THERE are two burning issues about Polish domestic football this season: the strange collapse of Legia Warsaw, the 2021 champions; and the three-way struggle for the title in 2021-22. As the league campaign reaches its climax, three teams are locked in combat at the top: Lech Poznań; Raków Częstochowa; and Pogoń Szczecin. Lech, probably the favourites, have been champions seven times, while both Raków and Pogoń have no experience of winning the league.
The Ekstraklasa has been won by Legia Warsaw six times in the past decade, so their decline in 2021-22 has surprised everyone, especially as the club has longer-term designs on becoming a European force. That currently seems some distance away – in 2021-22, Legia were beaten in the third qualifying round of the UEFA Champions League and then finished bottom of their Europa League group. Poland has a population of 38 million, making it the fifth biggest by population in the European Union. There is certainly scope for a better showing from its clubs, but they are currently a long way from competing with Europe’s elite.
Legia’s passionate support cannot understand the decline of their club and pressure has been growing on the players from the more boisterous element. The club has made mistake in the transfer market and the conveyor belt of talent from their renowned youth academy has dried up. Yet Legia have made headlines for the right reasons recently, staging a fund-raising game with Ukrainian club Dynamo Kiev. Generally, Poland has been praised for its approach to helping refugees from their war-torn neighbour. Wisła Kraków, for example, have been using their stadium as a collection point for donations and the club is also helping displaced people – the city of Kraków has taken in more than 100,000 refugees so far.
Poland’s top league lags behind many of its European counterparts, but prize money reached a record PLN 70 million (€ 16 million) in 2020. The Ekstraklasa is ranked 19th in terms of revenues by UEFA. The country’s record in the Champions League has been disappointing and has been a far cry from the days when a trip to Poland in European competition could be a very daunting affair. Legia made the group stage in 2016-17, only the third time a Polish team has qualified for the groups since 1992-93. Meanwhile, the national team, spearheaded by Bayern Munich’s Robert Lewandowski, qualified for the 2022 World Cup and will face Argentina, Saudi Arabia and Mexico in Qatar later this year.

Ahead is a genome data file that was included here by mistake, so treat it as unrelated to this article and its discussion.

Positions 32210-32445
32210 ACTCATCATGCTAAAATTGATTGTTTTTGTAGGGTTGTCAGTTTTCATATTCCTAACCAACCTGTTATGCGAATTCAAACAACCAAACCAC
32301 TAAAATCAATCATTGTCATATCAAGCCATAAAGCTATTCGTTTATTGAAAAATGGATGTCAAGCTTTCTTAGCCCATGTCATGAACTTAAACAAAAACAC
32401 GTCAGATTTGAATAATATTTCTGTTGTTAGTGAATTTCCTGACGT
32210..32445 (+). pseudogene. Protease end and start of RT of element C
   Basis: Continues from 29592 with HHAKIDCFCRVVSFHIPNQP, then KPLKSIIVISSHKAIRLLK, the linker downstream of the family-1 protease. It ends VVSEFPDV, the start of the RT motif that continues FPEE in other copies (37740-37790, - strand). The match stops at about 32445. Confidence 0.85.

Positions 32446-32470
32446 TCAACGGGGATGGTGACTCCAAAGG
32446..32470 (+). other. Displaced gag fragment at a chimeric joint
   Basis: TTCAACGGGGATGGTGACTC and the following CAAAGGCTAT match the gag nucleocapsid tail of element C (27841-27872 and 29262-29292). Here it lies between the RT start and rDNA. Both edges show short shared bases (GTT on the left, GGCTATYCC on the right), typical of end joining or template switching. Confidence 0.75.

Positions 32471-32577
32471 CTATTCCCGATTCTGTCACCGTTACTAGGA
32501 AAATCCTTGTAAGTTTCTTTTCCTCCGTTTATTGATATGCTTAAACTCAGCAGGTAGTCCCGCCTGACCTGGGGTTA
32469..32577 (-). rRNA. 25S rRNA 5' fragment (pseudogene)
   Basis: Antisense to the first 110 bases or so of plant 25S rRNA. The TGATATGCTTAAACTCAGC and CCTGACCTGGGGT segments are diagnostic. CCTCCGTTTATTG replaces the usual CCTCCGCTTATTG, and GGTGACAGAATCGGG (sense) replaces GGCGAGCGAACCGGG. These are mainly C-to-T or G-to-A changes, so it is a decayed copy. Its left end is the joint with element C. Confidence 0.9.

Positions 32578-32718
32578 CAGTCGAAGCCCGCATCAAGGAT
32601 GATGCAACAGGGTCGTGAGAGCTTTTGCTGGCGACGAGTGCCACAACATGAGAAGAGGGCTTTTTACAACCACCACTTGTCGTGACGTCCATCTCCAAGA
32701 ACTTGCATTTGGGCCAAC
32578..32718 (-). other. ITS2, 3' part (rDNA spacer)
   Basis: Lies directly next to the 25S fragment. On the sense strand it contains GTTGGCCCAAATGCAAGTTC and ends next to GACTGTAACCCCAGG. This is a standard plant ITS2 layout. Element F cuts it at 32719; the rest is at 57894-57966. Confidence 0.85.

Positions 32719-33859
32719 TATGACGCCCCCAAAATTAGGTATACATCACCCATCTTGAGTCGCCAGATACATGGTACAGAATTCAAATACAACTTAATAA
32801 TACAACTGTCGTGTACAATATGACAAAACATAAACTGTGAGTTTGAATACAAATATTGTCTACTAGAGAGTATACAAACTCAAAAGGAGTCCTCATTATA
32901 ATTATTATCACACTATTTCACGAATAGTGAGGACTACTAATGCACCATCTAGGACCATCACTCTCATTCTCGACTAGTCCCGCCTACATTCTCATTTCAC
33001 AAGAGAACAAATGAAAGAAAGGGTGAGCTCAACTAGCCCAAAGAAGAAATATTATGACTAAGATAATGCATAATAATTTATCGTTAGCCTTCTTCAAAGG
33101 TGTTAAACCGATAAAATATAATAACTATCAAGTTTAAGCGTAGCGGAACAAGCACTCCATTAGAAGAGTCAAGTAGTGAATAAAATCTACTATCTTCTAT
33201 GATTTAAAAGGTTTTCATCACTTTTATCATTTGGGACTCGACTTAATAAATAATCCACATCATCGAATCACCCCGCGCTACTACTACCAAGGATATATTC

The league title race is drawing to a close, but only goal difference separates the top three. With five games to go, Lech, Raków and Pogón are all level on 59 points. Lech are the best supported team at present, with an average crowd of 18,700 , a big improvement on pre-covid figures. Wisła Kraków and Legia also enjoy gates of over 15,000. The league average of 7,132 is 46% up on 2020-21, but crowds are lower than the last full pre-pandemic season of 2018-19. During the height of the crisis, Polish football lost around 73% of its gate income. Wages also dropped slightly, but still accounted for 66% of income. Polish clubs struggle to be profitable and some are close to insolvency.
Lech’s crowds are starting to reflect the growing belief they can win the league this year. Against Jagiellonia Białystok in mid-March, they drew over 40,000 to the Stadion Miejski. They have been boosted by the goals of Swedish striker Mikael Ishak and Portuguese midfielder João Amaral. Lech’s remaining games are arguably easier than their two fellow challengers. They have just one game (Piast Gliwice Away) against a top half team. Pogón have to play Raków (April 20) and also travel to Lechia Gdańsk who are third and fourth respectively. As well as a trip to Pogón, Raków also host Lechia Gdańsk.
Both Lech and Raków have the chance to complete the “double” as they meet in the Polish cup final on May 2 in Warsaw. Raków won the cup in 2021 and were runners-up in the league. It promises to be a fascinating end to the season in Poland and the chances are those famous Lech Poznań fans will be catching the eye once more.